Highs and lows in retail in 2005

Michel Abchee

Chairman and CEO of Admic, (the parent company of BHV, Monoprix and builder of City Mall in Dora)

E How has the retail landscape and shopping habits evolved in Lebanon over the past decade? What does the modern Lebanese shopper demand and how successful have retailers been at responding to this?

When we look at the development greater Beirut has undergone since 1995, we see significant changes. Back then we only had one major department store, which was ABC in Dbayeh, and a number of smaller shopping areas and stores scattered around the greater Beirut area. [Since then] we have subsequently witnessed two major developments: the build-up of the local infrastructure, which was accompanied by the build-up of the retail sector. Along with this development came a change in consumer habits: the one-stop shop gained momentum. Furthermore, the time of the consumer became less available, notably due to the increasing number of women who went into work.

Retailers responded by developing shopping malls, department stores and shopping streets such as the ones you have in Solidere and the upcoming Souks. There is also a greater concentration of retail in the capital now. Stores have followed the move of people from the outskirts of Beirut back into the city, at the expense of areas such as Kaslik.

It is worth stressing however, that this is not a new trend. The need among the consumers was there, but its development was slowed down by the war. Although it is 20 years late, what is happening right now is very positive: the retail sector is catching up with the Lebanese consumer.

Khalil Achkar

Country manager of Global Refund Lebanon

E How was business for Global Refund this year, and how did the drop in tourism affect the retail industry? How was the shift in nationalities choosing to visit Lebanon reflected in overall spending patterns?

Tourism ended up dropping less than expected – from January to October we only witnessed a 13% reduction. The most significant change was in the number of Saudis and visitors from the UAE, which both fell by 41%. Since the Saudis represent the biggest share of foreign spenders in retail, their absence made itself felt. This was compounded by the important decrease in the number of visitors from Kuwait and Egypt as well. While the tourists from Saudi Arabia, Kuwait and the UAE are the three top foreign spenders in Lebanon, the bulk of their retail shopping is with high-end stores, so the luxury segment of retail was more affected by their absence. Mid-range shops that cater to the Egyptians suffered from a drop in revenue due to their absence.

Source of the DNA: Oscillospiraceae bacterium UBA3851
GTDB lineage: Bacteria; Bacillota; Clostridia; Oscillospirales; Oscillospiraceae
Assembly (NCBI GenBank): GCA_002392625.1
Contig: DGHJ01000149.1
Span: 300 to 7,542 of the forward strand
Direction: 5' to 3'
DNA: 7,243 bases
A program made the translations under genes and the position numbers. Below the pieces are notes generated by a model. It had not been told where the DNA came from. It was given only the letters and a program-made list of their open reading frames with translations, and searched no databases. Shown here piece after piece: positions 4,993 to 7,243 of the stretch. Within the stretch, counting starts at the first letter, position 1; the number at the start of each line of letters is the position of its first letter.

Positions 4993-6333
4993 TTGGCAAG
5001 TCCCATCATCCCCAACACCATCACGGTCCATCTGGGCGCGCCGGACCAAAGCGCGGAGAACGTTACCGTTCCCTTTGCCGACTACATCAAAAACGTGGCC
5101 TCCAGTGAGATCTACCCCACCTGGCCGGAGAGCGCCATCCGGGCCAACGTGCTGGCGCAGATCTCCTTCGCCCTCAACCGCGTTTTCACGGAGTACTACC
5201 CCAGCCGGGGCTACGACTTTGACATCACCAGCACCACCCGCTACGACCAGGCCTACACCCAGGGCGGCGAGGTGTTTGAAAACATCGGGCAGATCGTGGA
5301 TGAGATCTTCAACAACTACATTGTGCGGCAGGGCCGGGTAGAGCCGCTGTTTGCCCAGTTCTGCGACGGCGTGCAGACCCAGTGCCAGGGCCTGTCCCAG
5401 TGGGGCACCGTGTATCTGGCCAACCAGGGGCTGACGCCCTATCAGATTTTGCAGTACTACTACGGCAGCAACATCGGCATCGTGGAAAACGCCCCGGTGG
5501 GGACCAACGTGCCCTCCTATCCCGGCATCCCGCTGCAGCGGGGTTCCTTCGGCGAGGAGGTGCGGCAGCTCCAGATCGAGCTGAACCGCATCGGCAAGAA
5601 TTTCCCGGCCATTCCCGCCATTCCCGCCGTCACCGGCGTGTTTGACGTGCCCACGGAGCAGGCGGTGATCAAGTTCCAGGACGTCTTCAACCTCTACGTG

However, overall, sales did not go down by much for retailers and turnover didn’t drop. In part this is due to the fact that shops in Lebanon made more of an effort: they expanded their number of branches and invested more in marketing and promotions. On the tourism side, the number of Jordanian visitors went up by 82% in the June to September period after the authorities eased the visa restrictions for them. Subsequently, spending by Jordanian tourists in Lebanon increased by 48% in July compared to last year. Additionally, the Lebanese expatriates coming from the US, France and the UK spent more than in previous years.

Global Refund was aiming for 30% growth at the beginning of the year. That won’t be possible, but our revenues have been similar to last years. Although tourism dropped, more people are engaging in tax-free shopping, which covered our losses. In order to boost our growth figures for next year, we are implementing an in-store VAT refund system, whereby customers who purchase goods for five million Lebanese pounds or more can get their refund directly from the store.


Walid Saleh

Managing director of Phoenicia Trading Group, (that runs Beirut Duty Free)

E Duty Free shopping at Beirut Rafik Hariri International Airport has been one of the bright spots of the Lebanese retail sector this year. How did sales meet your initial projections and what areas performed best?

How do you intend to capitalize on these in 2006? What is your market share of the Lebanese retail market as a whole?

Overall it wasn’t a bad year, considering the events that took place. Our performance did not meet our initial targets, which were a 15% growth in sales from last year. But sales did increase by 4%, despite the fact that the number of passengers at Beirut airport dropped by 3.3%. The boost in sales came from an increase in spending per customer, which went up by 8% and an increase in our penetration rate: 12.5% more travelers shopped in our Duty Free stores.

We countered the drop in passengers by multiplying our promotional campaigns, as well as by investing more in the training of our staff.